The Carleton Place Canadians are returning home from Vernon, B.C. after losing the RBC Cup to the Yorkton Terriers 4-3 in overtime on Sunday night.

Derek Falloon's goal at 15:01 during sudden-death overtime capped Yorkton's comeback from a 3-1 deficit with less than three minutes in regulation time.

"We're proud (of getting to the final), but it's a sour taste, for sure," said Carleton Place coach Jason Clarke.

The puck barely crossed the line as Carleton Place goaltender Guillaume Therien attempted to cover it. While the crowd waited, the referee confirmed it was a goal.

After trailing 3-1 at the end of the second period, the Terriers forced overtime with goals from Tanner Lishchynsky and Dylan Johnson eight seconds apart in the last three minutes of the third period.

Daylan Gatzke had Yorkton's other goal and Kale Thompson made 31 saves.

Anthony McVeigh, Stephen Baylis and Andy Sturtz scored for the Canadians while Therien stopped 42 shots in the losing effort.

Falloon's overtime winner was his second of the tournament. He also scored in extra time against Dauphin in the round robin.

"I guess I just happened to be at the right place at the right time," said Falloon. 

Johnson also provided some drama as his tying goal, at 17:20 of the third period atoned for an interference penalty he took at 14:05.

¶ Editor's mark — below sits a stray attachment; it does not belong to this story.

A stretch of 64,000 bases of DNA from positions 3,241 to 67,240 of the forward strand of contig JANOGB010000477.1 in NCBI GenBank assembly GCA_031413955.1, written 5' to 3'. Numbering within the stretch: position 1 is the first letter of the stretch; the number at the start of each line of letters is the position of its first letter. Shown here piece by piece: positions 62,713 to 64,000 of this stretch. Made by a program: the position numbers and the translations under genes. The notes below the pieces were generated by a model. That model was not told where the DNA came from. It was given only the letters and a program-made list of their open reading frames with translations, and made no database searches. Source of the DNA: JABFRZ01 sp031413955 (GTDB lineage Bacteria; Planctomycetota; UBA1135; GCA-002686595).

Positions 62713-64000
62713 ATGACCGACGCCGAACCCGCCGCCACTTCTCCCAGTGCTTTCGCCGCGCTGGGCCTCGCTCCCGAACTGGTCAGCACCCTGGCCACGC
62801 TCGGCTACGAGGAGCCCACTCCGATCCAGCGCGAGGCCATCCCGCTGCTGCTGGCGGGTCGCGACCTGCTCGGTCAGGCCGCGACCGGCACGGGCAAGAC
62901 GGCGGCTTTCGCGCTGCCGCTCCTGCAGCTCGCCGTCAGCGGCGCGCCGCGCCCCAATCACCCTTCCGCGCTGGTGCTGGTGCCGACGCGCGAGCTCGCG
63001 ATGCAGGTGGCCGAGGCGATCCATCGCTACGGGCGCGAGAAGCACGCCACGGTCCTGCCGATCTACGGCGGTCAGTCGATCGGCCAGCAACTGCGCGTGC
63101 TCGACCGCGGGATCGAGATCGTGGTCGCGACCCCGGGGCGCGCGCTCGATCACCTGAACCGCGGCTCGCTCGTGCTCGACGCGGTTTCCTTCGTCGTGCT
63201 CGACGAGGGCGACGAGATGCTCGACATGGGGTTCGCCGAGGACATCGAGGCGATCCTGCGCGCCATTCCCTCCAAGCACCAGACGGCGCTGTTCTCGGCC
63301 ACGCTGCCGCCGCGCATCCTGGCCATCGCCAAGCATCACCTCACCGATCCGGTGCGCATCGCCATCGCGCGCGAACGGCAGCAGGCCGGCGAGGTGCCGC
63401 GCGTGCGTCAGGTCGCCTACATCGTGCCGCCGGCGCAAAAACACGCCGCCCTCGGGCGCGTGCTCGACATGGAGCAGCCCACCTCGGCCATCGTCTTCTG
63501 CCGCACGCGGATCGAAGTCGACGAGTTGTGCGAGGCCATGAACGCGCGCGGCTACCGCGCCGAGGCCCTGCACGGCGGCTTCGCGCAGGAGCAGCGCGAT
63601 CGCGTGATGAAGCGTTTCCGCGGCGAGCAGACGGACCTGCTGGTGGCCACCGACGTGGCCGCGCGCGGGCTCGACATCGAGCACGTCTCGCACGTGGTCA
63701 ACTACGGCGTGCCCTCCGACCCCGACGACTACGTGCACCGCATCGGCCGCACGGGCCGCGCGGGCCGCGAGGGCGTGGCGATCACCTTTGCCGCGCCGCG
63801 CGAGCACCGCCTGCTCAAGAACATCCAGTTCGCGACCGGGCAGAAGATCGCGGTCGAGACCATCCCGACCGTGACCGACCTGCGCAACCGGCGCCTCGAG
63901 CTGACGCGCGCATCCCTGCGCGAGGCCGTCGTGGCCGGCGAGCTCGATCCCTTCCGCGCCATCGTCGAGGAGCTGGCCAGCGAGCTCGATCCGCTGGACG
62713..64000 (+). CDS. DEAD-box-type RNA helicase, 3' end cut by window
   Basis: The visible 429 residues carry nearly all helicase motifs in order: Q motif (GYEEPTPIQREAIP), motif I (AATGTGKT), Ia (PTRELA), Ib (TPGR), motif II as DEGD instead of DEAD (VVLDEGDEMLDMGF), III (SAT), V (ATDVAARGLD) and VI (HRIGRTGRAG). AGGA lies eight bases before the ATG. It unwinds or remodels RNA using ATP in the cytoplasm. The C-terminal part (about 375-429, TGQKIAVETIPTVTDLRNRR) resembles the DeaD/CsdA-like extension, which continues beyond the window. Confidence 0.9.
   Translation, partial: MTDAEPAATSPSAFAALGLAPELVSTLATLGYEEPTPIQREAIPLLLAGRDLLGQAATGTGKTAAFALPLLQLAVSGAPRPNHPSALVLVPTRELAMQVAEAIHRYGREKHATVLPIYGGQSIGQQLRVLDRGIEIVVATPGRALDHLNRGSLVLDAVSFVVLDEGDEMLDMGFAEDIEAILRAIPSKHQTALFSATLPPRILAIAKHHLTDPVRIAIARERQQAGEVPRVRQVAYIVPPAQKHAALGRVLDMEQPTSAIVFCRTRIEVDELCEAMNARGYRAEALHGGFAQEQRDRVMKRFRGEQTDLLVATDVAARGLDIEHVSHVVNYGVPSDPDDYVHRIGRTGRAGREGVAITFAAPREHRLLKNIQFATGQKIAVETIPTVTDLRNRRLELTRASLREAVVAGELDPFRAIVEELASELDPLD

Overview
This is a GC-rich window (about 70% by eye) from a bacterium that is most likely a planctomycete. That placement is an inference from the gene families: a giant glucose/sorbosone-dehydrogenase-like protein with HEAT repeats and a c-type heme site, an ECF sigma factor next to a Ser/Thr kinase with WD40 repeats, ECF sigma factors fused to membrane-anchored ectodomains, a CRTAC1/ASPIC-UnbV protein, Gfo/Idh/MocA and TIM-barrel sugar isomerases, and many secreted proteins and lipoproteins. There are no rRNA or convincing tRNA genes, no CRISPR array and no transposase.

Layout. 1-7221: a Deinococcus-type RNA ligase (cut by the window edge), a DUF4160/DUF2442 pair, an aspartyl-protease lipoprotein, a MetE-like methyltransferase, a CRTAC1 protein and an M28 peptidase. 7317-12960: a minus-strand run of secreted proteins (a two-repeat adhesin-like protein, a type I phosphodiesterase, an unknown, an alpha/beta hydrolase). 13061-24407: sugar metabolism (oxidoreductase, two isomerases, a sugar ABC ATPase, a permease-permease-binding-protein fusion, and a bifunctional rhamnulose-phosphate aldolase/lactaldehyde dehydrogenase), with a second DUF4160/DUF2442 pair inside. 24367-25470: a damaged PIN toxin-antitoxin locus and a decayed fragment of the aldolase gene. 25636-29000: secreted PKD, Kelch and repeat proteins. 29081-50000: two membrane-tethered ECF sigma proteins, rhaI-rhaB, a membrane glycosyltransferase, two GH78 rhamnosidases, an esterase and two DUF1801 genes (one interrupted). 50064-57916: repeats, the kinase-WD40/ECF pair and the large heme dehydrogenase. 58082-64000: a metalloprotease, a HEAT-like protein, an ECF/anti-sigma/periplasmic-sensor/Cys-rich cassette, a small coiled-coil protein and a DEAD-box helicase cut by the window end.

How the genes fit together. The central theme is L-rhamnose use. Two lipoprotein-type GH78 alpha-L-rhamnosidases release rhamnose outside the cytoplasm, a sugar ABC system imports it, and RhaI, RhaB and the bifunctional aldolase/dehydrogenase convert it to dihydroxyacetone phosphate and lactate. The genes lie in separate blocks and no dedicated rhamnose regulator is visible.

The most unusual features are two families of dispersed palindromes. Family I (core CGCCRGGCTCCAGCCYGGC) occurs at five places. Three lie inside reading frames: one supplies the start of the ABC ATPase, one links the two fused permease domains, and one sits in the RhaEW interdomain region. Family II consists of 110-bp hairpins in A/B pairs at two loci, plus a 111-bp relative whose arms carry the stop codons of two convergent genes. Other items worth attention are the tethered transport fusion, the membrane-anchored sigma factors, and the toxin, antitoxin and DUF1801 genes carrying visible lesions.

"That (goal) felt great, especially after getting that penalty a couple minutes before that. Getting that goal was unreal. It brought the life back into the fans. After we got that, we knew this was ours," Johnson said.

OT loss ends 'resilient year'

Until then, the Canadians had a good reason to think they would claim the crown in their first RBC Cup appearance.

"Looking back on it now, maybe I should have called a timeout after the second goal," said Clarke. "But we've just been so resilient all year. Things didn't really seem to bother us."

Baylis put the Canadians ahead 2-1 at 4:12 of the second period as he fired a shot from the slot after his teammates fought to keep the puck in at the blue line along the boards with little space to work with.

Sturtz increased the Carleton Place advantage midway through the second, stealing the puck from a Terrier in one corner and skating to the opposite side to put in a backhand.

But just when it looked like the Canadians could begin to rest easy, Lishchynsky and Johnson sent the game to overtime, setting up Falloon's special moment.

"It's unbelievable. It's just the best feeling and I don't think I'll ever score a bigger goal than that for the rest of my life," said Falloon, 21, who has used up his junior eligibility.

Falloon's goal gave the Terriers their first Canadian Junior A championship in their fifth trip to the tournament.